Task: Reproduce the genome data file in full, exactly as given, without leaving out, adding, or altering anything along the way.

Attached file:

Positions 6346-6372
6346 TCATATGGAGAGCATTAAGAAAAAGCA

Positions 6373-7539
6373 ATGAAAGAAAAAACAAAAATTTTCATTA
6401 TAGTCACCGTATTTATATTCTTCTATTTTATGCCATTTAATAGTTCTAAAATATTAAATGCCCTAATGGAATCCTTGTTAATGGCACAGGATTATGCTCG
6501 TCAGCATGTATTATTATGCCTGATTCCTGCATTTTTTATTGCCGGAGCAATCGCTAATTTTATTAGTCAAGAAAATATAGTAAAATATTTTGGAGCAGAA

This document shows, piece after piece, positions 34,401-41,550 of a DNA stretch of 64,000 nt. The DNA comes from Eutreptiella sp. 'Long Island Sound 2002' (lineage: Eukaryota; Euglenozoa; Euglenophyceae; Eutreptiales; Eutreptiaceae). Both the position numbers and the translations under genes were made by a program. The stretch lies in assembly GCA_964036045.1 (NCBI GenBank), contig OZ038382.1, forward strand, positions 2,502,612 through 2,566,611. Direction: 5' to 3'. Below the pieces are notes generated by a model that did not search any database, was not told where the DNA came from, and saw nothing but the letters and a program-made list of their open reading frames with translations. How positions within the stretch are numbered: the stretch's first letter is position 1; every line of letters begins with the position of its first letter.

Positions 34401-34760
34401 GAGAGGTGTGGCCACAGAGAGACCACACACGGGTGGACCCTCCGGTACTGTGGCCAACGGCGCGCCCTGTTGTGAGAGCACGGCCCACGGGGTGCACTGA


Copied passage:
Positions 6346-6372
6346 TCATATGGAGAGCATTAAGAAAAAGCA

Positions 6373-7539
6373 ATGAAAGAAAAAACAAAAATTTTCATTA
6401 TAGTCACCGTATTTATATTCTTCTATTTTATGCCATTTAATAGTTCTAAAATATTAAATGCCCTAATGGAATCCTTGTTAATGGCACAGGATTATGCTCG
6501 TCAGCATGTATTATTATGCCTGATTCCTGCATTTTTTATTGCCGGAGCAATCGCTAATTTTATTAGTCAAGAAAATATAGTAAAATATTTTGGAGCAGAA

This document shows, piece after piece, positions 34,401-41,550 of a DNA stretch of 64,000 nt. The DNA comes from Eutreptiella sp. 'Long Island Sound 2002' (lineage: Eukaryota; Euglenozoa; Euglenophyceae; Eutreptiales; Eutreptiaceae). Both the position numbers and the translations under genes were made by a program. The stretch lies in assembly GCA_964036045.1 (NCBI GenBank), contig OZ038382.1, forward strand, positions 2,502,612 through 2,566,611. Direction: 5' to 3'. Below the pieces are notes generated by a model that did not search any database, was not told where the DNA came from, and saw nothing but the letters and a program-made list of their open reading frames with translations. How positions within the stretch are numbered: the stretch's first letter is position 1; every line of letters begins with the position of its first letter.

Positions 34401-34760
34401 GAGAGGTGTGGCCACAGAGAGACCACACACGGGTGGACCCTCCGGTACTGTGGCCAACGGCGCGCCCTGTTGTGAGAGCACGGCCCACGGGGTGCACTGA